The second night I stuck much more to the proper plan. I only played about two and a half hours. One local guy came in both nights I played. Both nights he did exactly the same thing -- bought in for $500 (pretty high for this particular game, most people bought in for $200-300). He then quickly made a series of higher and higher bluff bets shortly after sitting down and usually lost the hands. Both nights he lost his $500 inside of one hour.

That's the kind of guy you want at your table. I usually refer to that type of player as "an ATM." Mmmmmmmmm. Tasty.

So in any case, on night two, I won a couple big hands where I flopped a huge hand and someone (in one hand, two people) made absurdly large bets trying to buy the pots. I pushed all in on both hands and took down some nice money. After two and half hours, I was up a little over $500 and decided to head back to Luna's Castle, have a few celebration beers and get a good night's sleep.

I thought Panama was going to be a good start to a series of Latin American poker games, but up to now, I haven't found a casino with a game running yet. I've been to some casinos in Chile and Argentina, but the only poker I have run across is the video variety and one tournament that had already started by the time I arrived there, in Bariloche.

I did get to play for the first time with those big, plaque poker chips that you see in movies from the fancy European casinos. The ones that are 5,000 or 10,000 Euros.

Of course, I was in Chile, and the plaques were just 10,000 Chilean pesos, but I still felt very James Bondish as I played a little craps, roulette and blackjack. Once again, feeling rich in a country where you can buy 600 pesos for a dollar.

Craps was quite lame. You weren't allowed to back up your bets by taking the odds. There were no odds bets, just the basics, which obviously skews things quite favorably for the house. I actually had one of the longest rolls at a craps table in my gambling life -- probably 20-25 minutes or so. At a normal table, I probably would have won $500-600, just making $5 bets backed up with $10-15 in odds bets. Here, I ended up winning less than $100. Roulette is a horrible game to play, but for whatever reason, I actually have won more money than I've lost over time playing it. Here was no different, as I won a little bit.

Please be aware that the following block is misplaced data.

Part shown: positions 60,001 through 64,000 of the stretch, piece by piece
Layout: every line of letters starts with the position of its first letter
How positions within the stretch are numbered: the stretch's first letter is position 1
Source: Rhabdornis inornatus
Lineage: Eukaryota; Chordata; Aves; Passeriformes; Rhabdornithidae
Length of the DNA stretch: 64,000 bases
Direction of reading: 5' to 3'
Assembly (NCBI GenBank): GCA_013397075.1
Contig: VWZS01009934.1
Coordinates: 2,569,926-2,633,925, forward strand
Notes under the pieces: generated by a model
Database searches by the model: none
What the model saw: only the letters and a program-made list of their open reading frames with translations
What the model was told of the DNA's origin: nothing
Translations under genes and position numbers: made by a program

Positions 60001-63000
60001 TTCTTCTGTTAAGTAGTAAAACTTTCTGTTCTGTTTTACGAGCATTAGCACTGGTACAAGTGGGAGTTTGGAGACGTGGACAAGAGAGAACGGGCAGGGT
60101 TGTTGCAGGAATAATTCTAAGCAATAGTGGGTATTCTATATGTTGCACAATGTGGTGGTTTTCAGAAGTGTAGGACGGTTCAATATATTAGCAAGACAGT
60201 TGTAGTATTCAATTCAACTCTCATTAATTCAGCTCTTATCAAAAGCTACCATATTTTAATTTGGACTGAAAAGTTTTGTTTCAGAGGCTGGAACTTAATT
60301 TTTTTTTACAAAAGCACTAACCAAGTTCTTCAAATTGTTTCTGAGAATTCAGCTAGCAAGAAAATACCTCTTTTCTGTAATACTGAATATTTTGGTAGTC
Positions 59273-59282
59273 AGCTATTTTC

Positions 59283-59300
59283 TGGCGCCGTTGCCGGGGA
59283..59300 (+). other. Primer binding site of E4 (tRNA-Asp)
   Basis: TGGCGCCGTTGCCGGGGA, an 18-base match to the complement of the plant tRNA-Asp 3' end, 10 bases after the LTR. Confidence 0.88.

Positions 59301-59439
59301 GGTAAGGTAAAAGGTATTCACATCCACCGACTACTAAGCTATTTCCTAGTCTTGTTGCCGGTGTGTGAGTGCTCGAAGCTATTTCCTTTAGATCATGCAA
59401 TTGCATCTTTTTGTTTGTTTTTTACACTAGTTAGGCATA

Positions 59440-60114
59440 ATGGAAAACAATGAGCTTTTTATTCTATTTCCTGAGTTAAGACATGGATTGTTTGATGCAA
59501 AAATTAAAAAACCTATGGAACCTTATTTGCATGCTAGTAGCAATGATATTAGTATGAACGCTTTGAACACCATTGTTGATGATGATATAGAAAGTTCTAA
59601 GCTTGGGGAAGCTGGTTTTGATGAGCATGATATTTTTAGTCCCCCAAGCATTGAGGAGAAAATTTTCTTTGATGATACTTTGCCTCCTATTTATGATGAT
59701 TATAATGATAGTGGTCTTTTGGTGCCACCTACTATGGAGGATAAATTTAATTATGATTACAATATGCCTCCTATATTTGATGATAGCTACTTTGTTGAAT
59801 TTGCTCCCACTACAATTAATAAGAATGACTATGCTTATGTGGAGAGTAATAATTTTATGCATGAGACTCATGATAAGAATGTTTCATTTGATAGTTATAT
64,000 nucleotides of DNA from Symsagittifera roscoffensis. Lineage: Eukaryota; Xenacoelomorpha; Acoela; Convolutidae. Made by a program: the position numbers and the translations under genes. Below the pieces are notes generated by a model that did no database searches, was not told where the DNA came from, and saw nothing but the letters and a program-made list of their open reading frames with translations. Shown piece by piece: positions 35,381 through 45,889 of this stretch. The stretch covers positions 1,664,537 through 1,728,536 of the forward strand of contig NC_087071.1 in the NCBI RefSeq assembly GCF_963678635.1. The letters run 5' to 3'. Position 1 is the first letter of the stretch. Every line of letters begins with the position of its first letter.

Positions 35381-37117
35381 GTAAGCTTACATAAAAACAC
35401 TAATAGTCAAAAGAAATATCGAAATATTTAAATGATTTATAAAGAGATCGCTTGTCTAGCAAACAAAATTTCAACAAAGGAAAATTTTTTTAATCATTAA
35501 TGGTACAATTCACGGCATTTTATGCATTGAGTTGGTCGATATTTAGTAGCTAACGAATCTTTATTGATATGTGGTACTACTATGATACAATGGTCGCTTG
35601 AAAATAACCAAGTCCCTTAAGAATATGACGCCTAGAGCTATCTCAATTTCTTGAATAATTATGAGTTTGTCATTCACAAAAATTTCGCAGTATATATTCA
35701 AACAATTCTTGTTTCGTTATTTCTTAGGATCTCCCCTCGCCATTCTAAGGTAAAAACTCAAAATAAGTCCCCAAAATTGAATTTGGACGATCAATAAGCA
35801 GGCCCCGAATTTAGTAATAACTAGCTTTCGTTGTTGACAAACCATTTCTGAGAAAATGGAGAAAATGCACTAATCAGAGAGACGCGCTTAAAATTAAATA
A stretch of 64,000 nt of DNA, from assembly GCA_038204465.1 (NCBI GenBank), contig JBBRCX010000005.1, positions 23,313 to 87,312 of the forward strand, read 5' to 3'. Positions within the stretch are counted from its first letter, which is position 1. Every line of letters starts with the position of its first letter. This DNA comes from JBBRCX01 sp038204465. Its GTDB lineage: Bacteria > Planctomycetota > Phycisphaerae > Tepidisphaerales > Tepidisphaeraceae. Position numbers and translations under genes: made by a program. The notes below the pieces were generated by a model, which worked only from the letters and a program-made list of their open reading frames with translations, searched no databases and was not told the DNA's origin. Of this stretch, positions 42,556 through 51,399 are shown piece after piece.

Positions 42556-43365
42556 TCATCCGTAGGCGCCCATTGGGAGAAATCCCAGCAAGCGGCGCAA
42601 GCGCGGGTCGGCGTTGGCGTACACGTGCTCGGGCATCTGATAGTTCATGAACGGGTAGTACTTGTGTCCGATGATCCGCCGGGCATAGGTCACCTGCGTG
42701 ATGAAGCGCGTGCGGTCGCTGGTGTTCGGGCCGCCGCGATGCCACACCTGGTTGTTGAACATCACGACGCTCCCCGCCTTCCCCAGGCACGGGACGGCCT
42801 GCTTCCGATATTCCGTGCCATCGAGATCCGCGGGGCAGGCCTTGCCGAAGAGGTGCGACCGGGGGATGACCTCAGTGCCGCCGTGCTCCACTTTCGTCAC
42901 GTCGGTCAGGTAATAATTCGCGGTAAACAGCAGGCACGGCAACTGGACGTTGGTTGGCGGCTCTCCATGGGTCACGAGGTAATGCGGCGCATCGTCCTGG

And then there is blackjack. I hate blackjack. I am almost positive that I have ended up one time in my entire life of playing (and yes, I play the basic strategy correctly, so there is no sense in the fact that I'm down in about 17 or the 18 or so times I've played). I find the game incredibly boring -- and it doesn't help that I consistently lose at it. I rarely play and I really need to make that rarely a never.

How much do I hate blackjack?? This reference will only make sense to those that know me well, but for them, it should be vivid.

I hate blackjack more than I hate the musicals of Andrew Lloyd Webber. Yes. I hate blackjack that much.

Labels: , ,

Tuesday, March 10, 2009

good programers out there

I know nothing about HTML code.

Anyone have simple instructions for changing my photo, so that it fits properly in the frame?


Monday, March 9, 2009

South American Coasts

In the course of my adult life, I’ve driven around most of the United States. In fact, I’ve driven through 45 of the lower 48 states – missing Vermont, North Dakota, and Arizona. How the hell I’ve missed Arizona is beyond me.

The U.S. is incredibly beautiful. I love almost all of it, from the beaches and keys in Florida, up the Carolina lowlands, through Appalachia, the big cities on the eastern coast, the shorelines of Maine, the heartland (and yes, I also love driving through Kansas and Iowa and their flat farm fields stretching as far as the eye can see), the Black Hills and the Badlands, the Rockies, the Pacific Northwest, Highway 1 all the way down the Pacific coast, California, the inland deserts, the colors of southeast Utah. Almost all of it is incredible in my book.